Overlord: Zombie Cinema at its Finest

Ahh, the holidays. A season of shared mirth, mutual generosity, brazen consumption, and the intentional counting of one’s blessings. For those who perhaps did not have a particularly #blessed year, the latter can be an especially difficult practice. When I personally looked back on 2018, I was dismayed to see that it was mostly full of anguish and misery… theatrically, I mean. Overall my life was quite nice, because I’m a product of middle-class white privilege that I refuse to check because I have no idea what the hell that means. Anyway, there were some horrible, painful, excruciating, nauseating, and outright boring movies this year – the sort that I love to express my loathing for publicly because it gives me a fleeting shot of self-worth. However, in the spirit of the holidays, I’m now going to talk about a recent film I actually loved, and not just because nobody seems to have heard of it and it’s barely surpassing its production budget…

Academy Poster for Stuart Cooper's Overlord (1975)
Technically yes, but with zombies…

Be forewarned – spoilers abound in plenteousness 

Overlord (2018, not 1975) chronicles the daring exploits of a team of U.S. paratroopers who drop into a French village on the eve of D-Day (henceforth known as pre-D-Day) in order to destroy an evil German radio tower. Their perfectly routine mission takes a supernatural turn when they uncover a sinister Nazi laboratory operating under the village church – a sinister Nazi laboratory that creates experimental Nazi zombies, the ideal soldiers for the Führer’s Thousand-Year Reich (in case it wasn’t clear, I’m having fun writing this). The end result is something that might have been pitched as Saving Private Ryan meets… well, Call of Duty zombies. We have a timid protagonist who is said to be too gentle to kill a mouse, a consequentialist corporal played by Wyatt Russell who channels all his father’s intensity, a loud-mouthed sniper with a heart of gold, a demented SS captain played by Pilou Asbæk who hints at what Euron Greyjoy could be on Game of Thrones, and a kid who isn’t an insufferable little Jake Lloydian turd. Also, there are a few zombies to deal with (literally a few – more on that below).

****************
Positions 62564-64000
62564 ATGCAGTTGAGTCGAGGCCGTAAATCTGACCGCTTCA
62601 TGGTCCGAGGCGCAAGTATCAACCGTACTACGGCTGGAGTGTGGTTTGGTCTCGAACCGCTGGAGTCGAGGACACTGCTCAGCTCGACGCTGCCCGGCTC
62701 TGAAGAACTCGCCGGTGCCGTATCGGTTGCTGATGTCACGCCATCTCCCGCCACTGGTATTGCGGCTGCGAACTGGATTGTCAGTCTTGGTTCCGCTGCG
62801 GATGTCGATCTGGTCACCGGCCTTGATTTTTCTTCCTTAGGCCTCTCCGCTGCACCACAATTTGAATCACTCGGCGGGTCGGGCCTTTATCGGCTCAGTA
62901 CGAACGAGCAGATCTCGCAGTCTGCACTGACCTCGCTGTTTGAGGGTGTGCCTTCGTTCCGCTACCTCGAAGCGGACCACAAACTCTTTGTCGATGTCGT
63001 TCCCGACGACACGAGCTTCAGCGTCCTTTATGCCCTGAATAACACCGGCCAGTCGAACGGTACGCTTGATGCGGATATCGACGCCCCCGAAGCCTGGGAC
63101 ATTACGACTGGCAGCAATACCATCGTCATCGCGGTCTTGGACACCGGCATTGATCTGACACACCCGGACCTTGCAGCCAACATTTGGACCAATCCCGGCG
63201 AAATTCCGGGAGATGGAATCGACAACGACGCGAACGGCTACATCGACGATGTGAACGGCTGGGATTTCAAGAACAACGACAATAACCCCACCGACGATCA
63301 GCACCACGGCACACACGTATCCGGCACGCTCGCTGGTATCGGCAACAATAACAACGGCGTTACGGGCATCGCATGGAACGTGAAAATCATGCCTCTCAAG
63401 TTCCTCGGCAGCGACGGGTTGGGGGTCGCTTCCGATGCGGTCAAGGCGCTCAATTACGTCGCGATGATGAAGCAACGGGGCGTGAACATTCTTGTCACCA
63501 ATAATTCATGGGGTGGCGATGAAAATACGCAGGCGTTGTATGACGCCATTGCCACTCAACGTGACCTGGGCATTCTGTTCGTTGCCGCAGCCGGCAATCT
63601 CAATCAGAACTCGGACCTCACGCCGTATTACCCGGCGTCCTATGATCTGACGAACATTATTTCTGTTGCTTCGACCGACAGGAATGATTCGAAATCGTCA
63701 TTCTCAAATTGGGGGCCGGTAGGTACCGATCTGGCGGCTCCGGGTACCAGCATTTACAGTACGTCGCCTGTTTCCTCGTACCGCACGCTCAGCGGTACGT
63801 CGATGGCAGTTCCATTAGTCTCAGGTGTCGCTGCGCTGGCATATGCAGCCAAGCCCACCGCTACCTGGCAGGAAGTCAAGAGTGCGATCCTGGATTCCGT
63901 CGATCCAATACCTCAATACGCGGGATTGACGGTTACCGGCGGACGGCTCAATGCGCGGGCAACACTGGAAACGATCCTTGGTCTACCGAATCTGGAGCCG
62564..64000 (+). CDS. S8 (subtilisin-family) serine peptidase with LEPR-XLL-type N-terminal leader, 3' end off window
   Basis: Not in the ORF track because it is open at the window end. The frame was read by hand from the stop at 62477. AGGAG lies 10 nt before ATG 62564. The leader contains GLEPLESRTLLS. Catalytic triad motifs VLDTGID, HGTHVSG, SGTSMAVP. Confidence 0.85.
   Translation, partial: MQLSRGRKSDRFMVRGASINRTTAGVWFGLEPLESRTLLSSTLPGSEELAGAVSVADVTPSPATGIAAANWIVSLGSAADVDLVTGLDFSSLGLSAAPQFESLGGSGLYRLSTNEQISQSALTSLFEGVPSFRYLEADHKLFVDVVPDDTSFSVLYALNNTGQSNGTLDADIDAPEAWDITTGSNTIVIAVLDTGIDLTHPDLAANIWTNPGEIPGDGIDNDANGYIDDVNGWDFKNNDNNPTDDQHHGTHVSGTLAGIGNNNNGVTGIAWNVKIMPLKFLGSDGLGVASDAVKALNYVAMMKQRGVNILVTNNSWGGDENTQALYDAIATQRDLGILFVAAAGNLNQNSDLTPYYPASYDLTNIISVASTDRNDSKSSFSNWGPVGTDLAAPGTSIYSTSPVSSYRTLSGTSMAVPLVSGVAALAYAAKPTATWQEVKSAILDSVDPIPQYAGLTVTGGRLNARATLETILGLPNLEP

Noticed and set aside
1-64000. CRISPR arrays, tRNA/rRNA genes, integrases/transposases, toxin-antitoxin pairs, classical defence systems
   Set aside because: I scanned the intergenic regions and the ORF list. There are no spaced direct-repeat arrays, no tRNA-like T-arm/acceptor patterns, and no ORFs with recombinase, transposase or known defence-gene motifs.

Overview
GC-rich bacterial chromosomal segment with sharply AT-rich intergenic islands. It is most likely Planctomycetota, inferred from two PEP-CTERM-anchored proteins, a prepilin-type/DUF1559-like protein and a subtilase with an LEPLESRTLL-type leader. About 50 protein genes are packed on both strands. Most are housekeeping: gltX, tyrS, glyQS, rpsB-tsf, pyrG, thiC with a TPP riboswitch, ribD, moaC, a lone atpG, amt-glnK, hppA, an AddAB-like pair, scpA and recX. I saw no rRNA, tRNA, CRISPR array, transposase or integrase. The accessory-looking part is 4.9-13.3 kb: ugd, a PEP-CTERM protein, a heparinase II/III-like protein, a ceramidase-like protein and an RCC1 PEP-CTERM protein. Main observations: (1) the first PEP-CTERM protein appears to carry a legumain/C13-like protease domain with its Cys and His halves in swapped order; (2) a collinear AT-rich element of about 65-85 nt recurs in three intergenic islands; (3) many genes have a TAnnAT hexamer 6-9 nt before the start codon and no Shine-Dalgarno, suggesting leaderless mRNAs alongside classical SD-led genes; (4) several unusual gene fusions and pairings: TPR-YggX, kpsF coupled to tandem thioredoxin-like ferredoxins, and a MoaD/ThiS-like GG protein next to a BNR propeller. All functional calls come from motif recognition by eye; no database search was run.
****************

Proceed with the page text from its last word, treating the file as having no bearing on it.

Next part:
By my reckoning, there are two approaches one can take when scripting a movie about World War II soldiers combatting Nazi zombies – the self-referential, tonally irreverent ‘RED’ one that embraces its schlock value and functions as a quasi-comedy, or the straight, gritty ‘Expendables’ one that risks taking itself far too seriously to be much fun for anybody.

Believe it or not, Overlord elects for the serious approach and still manages to be loads of cinematic fun. Granted, it probably helped that I saw it in an actual theater in a real city and not in my hometown’s Theatrical Symposium for Degenerate Fancies, which apparently thought it would be a neat publicity stunt to host an event known as The Nutcracker on All Four Screens.

To be fair, I have a natural predilection for zombie fiction that compels me to forgive even its weakest offerings – most of the time, anyway. I read “The Zombie Survival Guide” back in the day, in the corner of an HMV outlet before returning it to the shelf unpurchased and frolicking into the nearest Le Chateau (this was before HMV somehow went out of business). I play Left 4 Dead and Left 2 Dead 4 semi-regularly with my mates and occasionally even make it to the safe room – that is to say, I’m occasionally permitted in the safe room.

Overlord 1

Train to Busan is a noteworthy gem that’s currently streaming on Netflix, Shaun of the Dead is one of the greatest films ever made period, and the 2004 Dawn of the Dead remake holds the dubious distinction of being the only Zack Snyder movie I actually liked, imperfect as it was. On the other hand, The Walking Dead hasn’t been interesting since, oh, season one (I haven’t attempted a watch since Negan killed the cameraman from the James Bond gun barrel sequences) and the vast majority of recent movies bring little to the table that hasn’t already been served a thousand times over. This is a tough environment for Overlord to stand out in like planting a tree in the middle of a forest where half the other trees are dead and most of the tree enthusiasts have gone to the beach to get legally baked. As far as I can tell, the popularity of zombies is seeing a marked decline after many years of market saturation, and it is perhaps due to premise fatigue that Overlord is failing to garner mainstream recognition.

This is a damn shame, because it’s well worth the watch even if you don’t have the constitution for zombies or the crimson hues they splatter all over the décor. Every character is memorable in their own fashion – developing naturally across clear arcs and serving a narrative purpose even when some of them are called to die. Unlike The Walking Dead, Overlord doesn’t stoop to empty shock-value deaths, instead only administering kills when narratively appropriate. Furthermore, the cinematography is striking and well-executed – at times perfectly picturesque – with some of those long takes that are becoming this decade’s equivalent of the Dutch angle. Finally, the lighting is, you know, pretty good and stuff. The sets were… well lit. By all the lights.